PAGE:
Home L-Mount Alliance Sigma 70mm f/2.8 Macro Art: Picture Gallery

Sigma 70mm f/2.8 Macro Art: Picture Gallery

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The L-Mount Alliance has completely transformed the opportunities for owners of Leica’s SL and SL2 cameras. Previously, buying the undoubtedly excellent native SL lenses was a major commitment. Now, with the addition of Panasonic and Sigma lenses to the range, there are some stupendous bargains to be had.

One such is the Sigma 70mm f/2.8 DG Macro Art lens which occupies a unique spot. There are currently no macro lenses available from Leica or Panasonic, other than the 24-105mm zoom which is supplied in the S1 and S1R kits and the APS-C 60mm Leica TL.

The 70mm Sigma is a thus a welcome guest at the dinner table. With superb build quality and optical performance, this is an L lens that everyone should have in their bag. And with a recommended price of £499, it also offers exceptional value for money.

During the lockdown, I’ve taken the opportunity to try out the macro capabilities of this lens in the garden behind my home. The results are well up to my expectations and I have to say that I am tremendously impressed, especially when the bargain price is taken into account.

I have to keep reminding myself that this is just one of a large range of Sigma Art lenses that offer remarkable performance and value for money. Even the little 45mm f/2.8 is a lightweight gem, despite belonging to the “lesser” Contemporary range.

At last, the SL or SL2 owner has a vast choice of lenses covering a wide range of prices. The images below demonstrate the macro capabilities of the 70mm lens, but it also performs well as a portrait lens and in general photography.

The author is managing director of Red Dot Cameras in London. The store and website is temporarily closed because of the Coronavirus emergency.

Read more about Red Dot Cameras at Macfilos


4 COMMENTS

  1. I’ve got one on my CL camera, and it can certainly produce the results once you get used to it. The extending barrel is a bit of a curiosity, and makes it a little difficult to use on subjects which may run or fly away, or otherwise buzz off. It’s fine for static subjects. The AF is OK, although I do find that it hunts a bit at times. It seems to work best in the way I tend to use macro lenses, which is to go to manual and focus the subject by moving in on it. It’s certainly value for money.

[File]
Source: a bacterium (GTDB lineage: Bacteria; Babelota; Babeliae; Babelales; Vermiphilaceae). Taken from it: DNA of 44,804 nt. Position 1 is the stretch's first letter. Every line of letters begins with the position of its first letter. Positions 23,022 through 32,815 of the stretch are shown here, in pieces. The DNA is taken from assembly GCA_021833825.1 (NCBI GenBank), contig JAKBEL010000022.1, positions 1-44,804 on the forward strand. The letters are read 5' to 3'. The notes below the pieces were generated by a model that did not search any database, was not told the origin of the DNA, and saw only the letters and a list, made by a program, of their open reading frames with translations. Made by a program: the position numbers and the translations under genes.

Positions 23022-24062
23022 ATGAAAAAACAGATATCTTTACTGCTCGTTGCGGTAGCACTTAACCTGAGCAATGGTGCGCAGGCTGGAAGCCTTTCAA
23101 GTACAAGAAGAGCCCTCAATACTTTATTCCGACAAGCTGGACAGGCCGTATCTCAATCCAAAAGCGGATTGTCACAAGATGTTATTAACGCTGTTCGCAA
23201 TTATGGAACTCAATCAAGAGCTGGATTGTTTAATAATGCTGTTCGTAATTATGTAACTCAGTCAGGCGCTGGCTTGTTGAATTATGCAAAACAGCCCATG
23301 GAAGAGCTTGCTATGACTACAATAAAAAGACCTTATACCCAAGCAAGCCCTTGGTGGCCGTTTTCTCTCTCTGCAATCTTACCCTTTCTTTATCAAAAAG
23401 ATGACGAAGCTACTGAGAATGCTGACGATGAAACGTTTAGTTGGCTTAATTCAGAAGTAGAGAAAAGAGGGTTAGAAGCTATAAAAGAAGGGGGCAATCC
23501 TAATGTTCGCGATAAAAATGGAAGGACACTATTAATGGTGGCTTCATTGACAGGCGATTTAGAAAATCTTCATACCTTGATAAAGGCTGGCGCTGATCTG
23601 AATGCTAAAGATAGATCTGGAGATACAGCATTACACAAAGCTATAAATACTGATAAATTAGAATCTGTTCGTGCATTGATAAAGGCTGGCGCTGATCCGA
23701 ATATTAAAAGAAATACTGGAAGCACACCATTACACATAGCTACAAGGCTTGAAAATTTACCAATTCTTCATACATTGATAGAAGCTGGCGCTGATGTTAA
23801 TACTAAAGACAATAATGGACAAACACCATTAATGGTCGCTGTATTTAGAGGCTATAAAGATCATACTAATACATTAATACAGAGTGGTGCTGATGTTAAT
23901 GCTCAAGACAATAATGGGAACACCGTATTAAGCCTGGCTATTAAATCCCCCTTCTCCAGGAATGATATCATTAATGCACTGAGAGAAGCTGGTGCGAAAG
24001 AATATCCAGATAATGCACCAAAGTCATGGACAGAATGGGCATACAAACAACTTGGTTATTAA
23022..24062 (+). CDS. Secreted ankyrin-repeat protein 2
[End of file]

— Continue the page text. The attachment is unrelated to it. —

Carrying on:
• The extending barrel is less elegant than internal focusing. However, the explanation given by Sigma, fully justifies the trade-off between mechanical design and lens performance. For macro shots of living creatures, a longer focal length is a better solution. The other alternative is the development of stealth skills.

  2. After much deliberation, I ordered one of these lenses last weekend. Acknowledgement on Monday morning with forecast delivery for later this week. Within 24 hours a DPD courier arrived with my package. Brilliant service by Castle Cameras of Bournemouth and Salisbury, the only vendor I could find with stock, and a brilliant price £419 delivered.

    First impressions. Extremely high quality manufacture and finish. A little bit bulky when fitted to a CL body. But ideal for my intended uses. Excellent value for money. Can be used handheld, but more at home on a tripod. That is how I will be using it, mainly.

    Thank you Ivor for your contribution and fine flower shots. What working lens apertures did you use?

    • One really welcome aspect of the L-Mount Alliance is that we can buy relatively specialist lenses such as this at a reasonable price. It this lens were made by Leica it would cost not three times a as much but nearly ten times as much. You’d really need to want one at that price. But at the price you paid, the decision is much easier and all the more welcome for it.

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